August 2012

New Superhard Form of Carbon Dents Diamond

Squeezing creates new class of material built from clusters of carbon atoms.

Click to enlarge photo. Enlarge Photo

Image courtesy of Carnegie Institute of Washington

Diamond anvil showing dents (arrowed) after being used to squeeze this new superhard material.

The Science

Using high pressures, a new class of material has been discovered which consists of disordered clusters of carbon atoms organized with long-range periodicity.

The Impact

Carbon is a unique material that exists in many different structures, each having different properties (e.g. graphite, graphene, and diamond). This research demonstrated yet another structure that is superhard, and opens the door to a whole new class of carbon with potentially extraordinary properties.

Summary

How do you dent diamond, one of the Earth’s hardest materials? Researchers supported by the Energy Frontier Research in Extreme Environments EFRC created a new substance that can do just that. To make the new material, the researchers started with ‘buckyballs,’ soccer-ball shaped cages composed of sixty carbons, and mixed them in a liquid solvent called xylene.  The molecules of xylene served to “link” the buckyballs together in a regular, crystalline pattern like beads on a string. Finally, they squeezed the mixture in a diamond anvil cell in-situ in the synchrotron beam of the Advanced Photon Source.   Something extraordinary happened around 320,000 times atmospheric pressure; the buckyballs collapsed and formed disordered, amorphous clusters but the xylene molecules held fast and still tethered the amorphous pieces together in a pattern like before. The resulting, never-before-seen structure was surprisingly hard; strong enough to dent the diamond anvil. The material stayed in the same structure even after the pressure had been released, which makes it potentially useful for a variety of different devices, especially future electronics. (Excerpt from DOE-SC's "In Focus")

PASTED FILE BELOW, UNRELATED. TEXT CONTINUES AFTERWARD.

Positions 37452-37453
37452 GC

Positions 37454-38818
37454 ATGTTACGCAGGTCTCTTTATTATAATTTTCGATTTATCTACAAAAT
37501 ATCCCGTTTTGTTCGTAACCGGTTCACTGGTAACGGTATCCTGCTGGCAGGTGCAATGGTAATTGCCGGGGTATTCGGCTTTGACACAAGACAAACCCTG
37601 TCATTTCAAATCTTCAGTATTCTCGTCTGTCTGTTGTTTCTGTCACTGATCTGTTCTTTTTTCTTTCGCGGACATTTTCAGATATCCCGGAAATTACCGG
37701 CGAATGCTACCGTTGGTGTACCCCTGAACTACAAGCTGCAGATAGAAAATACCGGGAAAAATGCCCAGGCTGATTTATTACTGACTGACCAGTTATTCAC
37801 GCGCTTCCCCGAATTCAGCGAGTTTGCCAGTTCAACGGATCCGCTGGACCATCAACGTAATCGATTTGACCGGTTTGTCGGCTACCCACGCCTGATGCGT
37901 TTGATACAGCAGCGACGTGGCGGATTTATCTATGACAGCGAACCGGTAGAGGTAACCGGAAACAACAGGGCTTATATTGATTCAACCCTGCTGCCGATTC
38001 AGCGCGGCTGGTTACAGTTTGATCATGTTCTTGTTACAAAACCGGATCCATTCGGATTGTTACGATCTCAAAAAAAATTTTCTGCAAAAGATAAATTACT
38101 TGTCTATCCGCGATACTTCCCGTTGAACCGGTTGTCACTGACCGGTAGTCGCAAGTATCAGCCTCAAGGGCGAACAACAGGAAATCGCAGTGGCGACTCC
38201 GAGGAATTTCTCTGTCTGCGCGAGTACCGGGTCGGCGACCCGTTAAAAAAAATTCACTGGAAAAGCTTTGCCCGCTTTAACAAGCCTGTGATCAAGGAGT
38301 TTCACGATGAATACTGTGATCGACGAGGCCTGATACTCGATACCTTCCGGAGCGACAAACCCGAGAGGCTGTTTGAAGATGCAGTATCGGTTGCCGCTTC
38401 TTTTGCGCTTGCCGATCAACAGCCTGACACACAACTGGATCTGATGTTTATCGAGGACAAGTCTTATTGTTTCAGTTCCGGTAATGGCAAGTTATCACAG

Contact

Lin Wang
Carnegie Institution of Washington and Jilin University}
lwang@ciw.edu

Ho-kwang Mao
Director of the Energy Frontier Research in Extreme Environments (EFree) EFRC
mao@gl.ciw.edu

Funding

DOE Office of Science, Basic Energy Sciences, Energy Frontier Research Centers (EFRC) Program; HPCAT, Advanced Photon Source (APS) with support from the Office of Science, Basic Energy Sciences and the National Science Foundation; Calculations used Oak Ridge Leadership Class Computing Facility, supported by the Office of Science, Advanced Scientific Computing Research, and university computing capabilities; National Natural Science Foundation of China and Program for New Century Excellent Talents in University (supported Jilin University research group to synthesize and characterize samples)

Publications

Wang, Lin; Liu, Bingbing ; Li, Hui; Yang, Wenge; Ding, Yang; Sinogeikin, Stanislav V.; Meng, Yue ; Liu, Zhenxian; Zeng, Xiao Cheng ; and Mao, WendyL. “Long-range ordered carbon clusters: A crystalline material with amorphous building blocks”Science, 337, 825-828 (2012). [DOI: 10.1126/science.1220522External link]

Related Links

Office of Science’s In Focus

HPCAT, Advanced Photon SourceExternal link

Energy Frontier Research in Extreme Environments (EFree)

Highlight Categories

Program: ASCR, BES, MSE, EFRCs

Performer/Facility: University, DOE Laboratory, SC User Facilities, ASCR User Facilities, OLCF, BES User Facilities, APS

Additional: Collaborations, Non-DOE Interagency Collaboration, International Collaboration

Last modified: 5/10/2013 4:44:22 PM